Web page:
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Internet Explorer Tips and Tricks
for Version 7 
by Richard O. Johnson
Rev. July 19, 2010 
Internet Explorer, despite inroads by Firefox and other browsers, remains users' browser of choice, if only because it comes bundled with all new Windows computers. As the subtitle indicates, these pointers apply to Version 7, although most will apply to other versions, or even other browsers.
Note that I'm not recommending this browser. If you want to use it, however, these tip should be of help.
Use Keyboard Shortcuts
My regular readers will know that to increase efficiency I strongly encourage the use of keyboard shortcuts in preference to the use of the mouse. Here are my favorite IE keyboard shortcuts:
  • Use Alt-Home to bring up your home page.
  • Use Ctrl-H to open your history pane.
  • Use Ctrl-I to open the Favorites pane.
  • Use Ctrl-D to create a Favorite.
  • Use Ctrl-B to organize your Favorites.
  • Use Ctrl-N to duplicate the active page in a new window.
  • Use Ctrl-F to find a word, partial word, or phrase on the current webpage.
  • Use Backspace (or Alt-Left) instead of the IE Back button, to navigate back.
  • Use Alt-Right to navigate forward.
  • Use F11 to toggle full-screen mode.
  • Use Alt-D to move to the address bar. 
  • Hold down Shift to open a page in a new window.
  • Use Alt-O to open the IE Tools menu.
  • Use Alt-P to open the IE Page menu.
  • Use Alt-R to open the Print menu  
  • Use Space to choose the suggested selection (indicated by a broken line around the perimeter of the button that otherwise you'd click). 
  • Once in the address bar, use Enter to bring up the specified webpage or Ctrl-Enter to first surround what you've typed with "www." before and ".com" after, and then bring it up.
    • Note: The Ctrl-Enter shortcut will not work if IE's Autocomplete is turned off for Web addresses. You can turn on this setting via the Content tab of the Internet Options dialog, accessible via Tools on the IE toolbar.
  • Use F5 or Ctrl-F5 to refresh a page. It's a good idea when refreshing to routinely hold down Ctrl (whether you're using the keyboard or the mouse), to bypass the IE cache and give you a more effective refresh.
  • Use F1 to open the Help screen.
Optimize the Toolbar
Unless you maintain only a dozen or so Favorites, you'll want to take full advantage of the Links option for the IE toolbar. Drag the Favorites you'll want to have most prominent into the Links section of the toolbar. Using the right-click Properties menu of each "Link," you'll probably want to assign it a unique icon and, to save space, rename it to a shorter form.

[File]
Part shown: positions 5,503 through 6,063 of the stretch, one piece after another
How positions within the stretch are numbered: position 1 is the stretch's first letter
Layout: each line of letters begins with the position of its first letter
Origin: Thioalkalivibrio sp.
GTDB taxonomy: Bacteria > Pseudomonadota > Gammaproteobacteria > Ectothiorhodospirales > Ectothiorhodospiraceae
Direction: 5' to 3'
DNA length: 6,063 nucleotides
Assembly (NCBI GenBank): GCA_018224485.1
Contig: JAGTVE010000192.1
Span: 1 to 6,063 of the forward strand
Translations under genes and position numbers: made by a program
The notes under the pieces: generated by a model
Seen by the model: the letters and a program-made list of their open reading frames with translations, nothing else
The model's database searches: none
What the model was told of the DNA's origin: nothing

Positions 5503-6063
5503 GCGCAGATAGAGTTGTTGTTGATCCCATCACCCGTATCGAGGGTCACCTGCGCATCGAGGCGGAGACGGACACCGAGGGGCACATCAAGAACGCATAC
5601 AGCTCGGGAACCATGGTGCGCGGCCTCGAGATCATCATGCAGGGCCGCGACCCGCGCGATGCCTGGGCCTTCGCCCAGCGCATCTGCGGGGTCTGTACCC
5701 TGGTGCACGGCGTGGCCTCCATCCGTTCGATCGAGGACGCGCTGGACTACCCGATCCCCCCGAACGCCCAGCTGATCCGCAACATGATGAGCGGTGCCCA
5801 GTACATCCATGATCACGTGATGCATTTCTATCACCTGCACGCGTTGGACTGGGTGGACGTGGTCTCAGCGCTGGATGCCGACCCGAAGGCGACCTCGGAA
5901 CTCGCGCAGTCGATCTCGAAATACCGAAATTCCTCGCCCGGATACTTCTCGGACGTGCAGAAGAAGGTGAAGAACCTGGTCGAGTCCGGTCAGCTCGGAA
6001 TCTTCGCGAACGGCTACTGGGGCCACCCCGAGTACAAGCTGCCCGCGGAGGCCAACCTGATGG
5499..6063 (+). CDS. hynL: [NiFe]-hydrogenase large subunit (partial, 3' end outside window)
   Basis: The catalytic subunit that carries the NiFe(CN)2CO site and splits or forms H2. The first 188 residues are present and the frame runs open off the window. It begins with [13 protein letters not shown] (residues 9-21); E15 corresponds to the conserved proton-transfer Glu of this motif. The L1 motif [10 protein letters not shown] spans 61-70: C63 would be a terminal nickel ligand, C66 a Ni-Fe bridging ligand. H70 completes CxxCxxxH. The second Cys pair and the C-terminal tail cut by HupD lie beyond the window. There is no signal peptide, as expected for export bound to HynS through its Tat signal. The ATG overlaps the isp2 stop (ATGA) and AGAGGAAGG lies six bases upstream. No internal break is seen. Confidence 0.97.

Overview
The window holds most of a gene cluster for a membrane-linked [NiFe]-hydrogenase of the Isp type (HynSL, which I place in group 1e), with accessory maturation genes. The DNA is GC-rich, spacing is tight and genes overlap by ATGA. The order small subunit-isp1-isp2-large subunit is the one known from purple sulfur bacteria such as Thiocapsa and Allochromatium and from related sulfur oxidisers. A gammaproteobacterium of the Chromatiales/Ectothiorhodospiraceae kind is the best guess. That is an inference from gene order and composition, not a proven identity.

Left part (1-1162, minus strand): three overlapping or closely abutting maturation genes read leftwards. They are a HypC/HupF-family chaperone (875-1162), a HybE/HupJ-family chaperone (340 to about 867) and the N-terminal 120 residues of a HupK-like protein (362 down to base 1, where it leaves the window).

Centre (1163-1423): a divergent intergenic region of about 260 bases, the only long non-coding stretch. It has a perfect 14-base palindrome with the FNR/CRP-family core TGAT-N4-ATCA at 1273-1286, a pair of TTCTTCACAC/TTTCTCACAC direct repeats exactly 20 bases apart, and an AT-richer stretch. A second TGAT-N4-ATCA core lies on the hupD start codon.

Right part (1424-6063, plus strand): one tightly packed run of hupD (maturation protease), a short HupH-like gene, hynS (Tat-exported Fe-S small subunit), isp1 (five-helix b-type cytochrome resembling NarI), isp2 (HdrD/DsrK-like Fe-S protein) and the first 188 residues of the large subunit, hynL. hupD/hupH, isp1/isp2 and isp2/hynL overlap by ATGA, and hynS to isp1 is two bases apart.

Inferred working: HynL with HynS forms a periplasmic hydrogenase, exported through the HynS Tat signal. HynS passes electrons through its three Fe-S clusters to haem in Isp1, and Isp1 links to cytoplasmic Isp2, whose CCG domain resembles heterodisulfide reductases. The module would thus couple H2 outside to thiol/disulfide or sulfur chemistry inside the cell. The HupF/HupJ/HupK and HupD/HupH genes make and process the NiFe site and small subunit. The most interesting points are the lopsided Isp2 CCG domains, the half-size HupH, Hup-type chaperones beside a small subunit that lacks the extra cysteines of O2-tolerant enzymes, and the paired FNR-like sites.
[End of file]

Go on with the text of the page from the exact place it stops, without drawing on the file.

Tip 1: You can squeeze additional Favorites into your Links bar by creating within the Links folder one or more new folders to hold those Favorites. (In Windows Explorer, navigate to the Links Folder under Favorites in the Windows folder, and then choose New in the File menu.) Doing so will create a new "Link" with a handy drop-down menu. To identify the new Link by a unique icon, use a program such as Folder Style.
Tip 2: You can save additional space by shortening the "Links" title on the toolbar. Unfortunately, simply renaming the "Links" folder won't work. You'll need to open the Registry Editor, by choosing Run from the Start menu and typing regedit. After pressing Enter, drill down to HKEY_CURRENT_USER > Software > Microsoft > Internet Explorer > Toolbar. On the right-hand side you'll see LinksFolderName="Links." Change the word within the quotation marks to a one-character name you'd like to use instead, perhaps "!" or "+," and close the Editor. (Use extreme caution, as making a wrong entry in the Registry Editor can have dire consequences!)
You should unclutter the toolbar by hiding the Menu Bar and most toolbar buttons. These not only take up space but actually interfere with efficient browsing, by discouraging use of the keyboard shortcuts listed above.
Most likely, the only buttons you'll need are those for Tools, Page, and Print. The Size button would seem to be handy, but its function duplicates that of another button at the right end of the status bar (just above the system clock). Add Feeds if that's of use to you. (Instead of feeds I use a Web app like TrackEngine that sends me updates by email.)
You enable the above recommendations via easily reversible actions using the IE Toolbar's context menu. Just right-click any empty space on the toolbar; then uncheck Menu Bar and check Links. At the bottom of the menu you can enable Customize Command Bar and go to Add or Remove Commands [buttons].
Keep IE Secure
It goes without saying that you need to keep IE fully patched, perhaps with the use of Windows Update or Microsoft Update. But what of the Internet Explorer security settings (accessible via Tools > Internet Options > Security)?